Location: Systematic Entomology LaboratoryTitle: Identity and first report of the four-spotted moth, Palpita quadristigmalis (Lepidoptera: Crambidae), as a pest of Japanese privet, Ligustrum japonicum Thunb. (Oleaceae) in Mexico
|VILLEGAS-LUJAN, RENATO - Universidad Autonoma Agraria Antonio Narro|
|FELIPE-VICTORIANO, MOISES - Universidad Autonoma Agraria Antonio Narro|
|KEEGAN, KEVIN - University Of Connecticut|
|Solis, M Alma|
|SANCHEZ-PENA, SERGIO - Universidad Autonoma Agraria Antonio Narro|
Submitted to: Proceedings of the Entomological Society of Washington
Publication Type: Peer Reviewed Journal
Publication Acceptance Date: 12/19/2018
Publication Date: 4/30/2019
Citation: Villegas-Lujan, R., Felipe-Victoriano, M., Keegan, K., Solis, M.A., Sanchez-Pena, S.R. 2019. Identity and first report of the four-spotted moth, Palpita quadristigmalis (Lepidoptera: Crambidae), as a pest of Japanese privet, Ligustrum japonicum Thunb. (Oleaceae) in Mexico. Proceedings of the Entomological Society of Washington. 121(2):290-298.
Interpretive Summary: Many species of snout moths in the family Crambidae are pests of crops and ornamentals. One species, the four spotted moth, feeds on privets and olive trees and is reported for the first time causing economic damage on Japanese privet in Mexico. The species was identified using morphology and molecular data and images of adults, larvae, and damage are provided for their identification. This information will be used by horticulturalists, biological control workers, and quarantine personnel.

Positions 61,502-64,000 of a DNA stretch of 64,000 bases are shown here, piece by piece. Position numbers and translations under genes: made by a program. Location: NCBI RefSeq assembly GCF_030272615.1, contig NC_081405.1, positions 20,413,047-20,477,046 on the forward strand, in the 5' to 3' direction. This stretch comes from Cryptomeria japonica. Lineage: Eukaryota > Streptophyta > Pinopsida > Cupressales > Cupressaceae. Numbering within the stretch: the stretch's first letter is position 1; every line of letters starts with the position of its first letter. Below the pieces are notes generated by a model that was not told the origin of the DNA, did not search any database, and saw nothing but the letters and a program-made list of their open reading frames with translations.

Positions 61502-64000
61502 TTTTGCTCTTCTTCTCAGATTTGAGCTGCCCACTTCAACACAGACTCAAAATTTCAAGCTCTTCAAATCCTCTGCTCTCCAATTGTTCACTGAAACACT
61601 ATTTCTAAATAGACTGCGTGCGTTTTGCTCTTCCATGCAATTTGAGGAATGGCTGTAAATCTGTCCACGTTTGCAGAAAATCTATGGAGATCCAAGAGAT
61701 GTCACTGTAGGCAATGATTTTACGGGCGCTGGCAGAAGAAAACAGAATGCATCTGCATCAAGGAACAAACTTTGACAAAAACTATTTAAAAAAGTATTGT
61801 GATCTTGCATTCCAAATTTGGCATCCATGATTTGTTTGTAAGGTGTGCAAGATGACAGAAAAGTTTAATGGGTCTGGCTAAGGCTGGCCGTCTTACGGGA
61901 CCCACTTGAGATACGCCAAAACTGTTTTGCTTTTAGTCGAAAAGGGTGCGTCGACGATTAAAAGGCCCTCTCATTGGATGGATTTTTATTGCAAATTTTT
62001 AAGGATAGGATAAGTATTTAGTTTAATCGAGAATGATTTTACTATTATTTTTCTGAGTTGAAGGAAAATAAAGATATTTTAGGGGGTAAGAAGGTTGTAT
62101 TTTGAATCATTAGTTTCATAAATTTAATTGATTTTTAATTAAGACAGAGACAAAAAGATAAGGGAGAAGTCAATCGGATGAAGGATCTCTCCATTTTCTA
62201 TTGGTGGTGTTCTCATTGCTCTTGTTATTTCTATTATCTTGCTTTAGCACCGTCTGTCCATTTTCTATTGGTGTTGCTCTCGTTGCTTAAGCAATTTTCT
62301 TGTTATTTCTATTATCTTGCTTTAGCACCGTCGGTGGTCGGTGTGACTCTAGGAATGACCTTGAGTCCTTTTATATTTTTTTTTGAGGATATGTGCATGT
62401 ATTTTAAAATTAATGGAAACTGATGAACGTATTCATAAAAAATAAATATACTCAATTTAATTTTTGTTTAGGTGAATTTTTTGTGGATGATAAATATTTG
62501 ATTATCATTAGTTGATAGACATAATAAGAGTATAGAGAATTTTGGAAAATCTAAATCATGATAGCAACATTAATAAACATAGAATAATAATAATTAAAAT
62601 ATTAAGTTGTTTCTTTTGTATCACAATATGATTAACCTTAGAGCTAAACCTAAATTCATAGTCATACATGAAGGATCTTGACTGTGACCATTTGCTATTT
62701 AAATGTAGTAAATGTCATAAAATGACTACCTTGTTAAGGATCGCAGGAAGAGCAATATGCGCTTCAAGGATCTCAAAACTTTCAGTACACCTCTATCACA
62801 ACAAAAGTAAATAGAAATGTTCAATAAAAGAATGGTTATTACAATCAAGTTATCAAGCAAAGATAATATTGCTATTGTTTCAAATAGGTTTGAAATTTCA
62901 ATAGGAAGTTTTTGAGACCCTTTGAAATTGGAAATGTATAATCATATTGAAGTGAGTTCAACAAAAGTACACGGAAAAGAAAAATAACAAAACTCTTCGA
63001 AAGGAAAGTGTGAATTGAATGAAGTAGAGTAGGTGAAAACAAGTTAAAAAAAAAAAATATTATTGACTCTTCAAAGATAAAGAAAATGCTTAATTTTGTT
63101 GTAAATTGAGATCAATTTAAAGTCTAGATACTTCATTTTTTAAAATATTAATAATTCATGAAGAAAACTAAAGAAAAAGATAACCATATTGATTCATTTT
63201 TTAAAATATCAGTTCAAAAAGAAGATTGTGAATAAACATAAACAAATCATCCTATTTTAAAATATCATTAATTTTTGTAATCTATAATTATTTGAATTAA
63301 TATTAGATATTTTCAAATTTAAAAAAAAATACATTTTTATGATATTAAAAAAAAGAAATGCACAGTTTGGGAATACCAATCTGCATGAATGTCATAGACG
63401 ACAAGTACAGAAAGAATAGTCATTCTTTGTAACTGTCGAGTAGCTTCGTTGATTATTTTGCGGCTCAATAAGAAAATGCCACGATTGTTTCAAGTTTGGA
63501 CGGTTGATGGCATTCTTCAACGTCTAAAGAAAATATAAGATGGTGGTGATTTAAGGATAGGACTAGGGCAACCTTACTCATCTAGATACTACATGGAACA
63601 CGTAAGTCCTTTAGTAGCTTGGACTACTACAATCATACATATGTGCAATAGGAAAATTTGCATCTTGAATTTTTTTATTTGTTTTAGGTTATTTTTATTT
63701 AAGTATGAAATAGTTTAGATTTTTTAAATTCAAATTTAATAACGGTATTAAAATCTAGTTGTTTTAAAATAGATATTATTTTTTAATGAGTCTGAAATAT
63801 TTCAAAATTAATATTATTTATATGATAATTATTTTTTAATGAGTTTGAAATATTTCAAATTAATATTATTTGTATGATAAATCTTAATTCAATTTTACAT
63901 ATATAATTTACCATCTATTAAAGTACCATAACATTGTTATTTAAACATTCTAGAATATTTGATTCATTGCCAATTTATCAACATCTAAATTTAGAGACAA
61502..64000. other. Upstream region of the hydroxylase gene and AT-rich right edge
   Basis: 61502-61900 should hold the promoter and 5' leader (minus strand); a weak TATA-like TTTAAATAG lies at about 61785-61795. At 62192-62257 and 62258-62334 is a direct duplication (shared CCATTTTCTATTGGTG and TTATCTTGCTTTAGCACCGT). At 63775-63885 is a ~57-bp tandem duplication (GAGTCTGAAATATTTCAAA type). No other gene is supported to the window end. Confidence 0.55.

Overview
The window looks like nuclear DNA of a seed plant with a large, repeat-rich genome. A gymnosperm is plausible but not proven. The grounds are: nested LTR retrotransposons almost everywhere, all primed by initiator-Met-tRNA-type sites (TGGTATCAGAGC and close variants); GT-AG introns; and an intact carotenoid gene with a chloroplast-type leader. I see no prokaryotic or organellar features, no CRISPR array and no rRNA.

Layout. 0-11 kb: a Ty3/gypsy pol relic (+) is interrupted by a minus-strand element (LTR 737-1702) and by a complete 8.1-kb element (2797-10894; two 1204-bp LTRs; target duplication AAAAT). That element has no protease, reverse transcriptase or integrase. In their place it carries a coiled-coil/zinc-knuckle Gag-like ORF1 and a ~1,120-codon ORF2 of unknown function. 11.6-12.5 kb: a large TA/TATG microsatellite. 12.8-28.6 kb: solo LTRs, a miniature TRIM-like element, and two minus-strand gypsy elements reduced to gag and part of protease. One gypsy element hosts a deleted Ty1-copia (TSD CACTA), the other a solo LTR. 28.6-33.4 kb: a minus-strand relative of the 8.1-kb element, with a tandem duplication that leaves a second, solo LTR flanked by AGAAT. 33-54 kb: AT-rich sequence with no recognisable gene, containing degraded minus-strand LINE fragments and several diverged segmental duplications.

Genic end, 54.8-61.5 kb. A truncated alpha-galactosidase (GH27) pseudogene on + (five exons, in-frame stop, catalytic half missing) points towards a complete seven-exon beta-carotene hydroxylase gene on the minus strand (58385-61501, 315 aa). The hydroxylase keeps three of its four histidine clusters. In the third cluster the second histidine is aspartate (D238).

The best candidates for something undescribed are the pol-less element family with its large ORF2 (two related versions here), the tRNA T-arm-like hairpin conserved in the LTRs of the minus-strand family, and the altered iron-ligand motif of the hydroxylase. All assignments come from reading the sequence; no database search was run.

Technical Abstract: Japanese privet is widely planted as an ornamental and shade tree in Mexico. In 2017, we discovered lepidopterous larvae causing severe defoliation on ornamental privet in Saltillo, Mexico. It was preliminarily identified as Palpita sp. using external morphology. Larvae were reared to obtain adults, and then identified as P. quadristigmalis Guenée (Lepidoptera: Crambidae) using morphology and COI sequences. Larvae of the four-spotted moth, P. quadristigmalis, are defoliators and leaf-folders of trees and shrubs, and among their main hosts are olives and privets (Oleaceae). This is the first confirmed report of P. quadristigmalis causing economic damage in Mexico.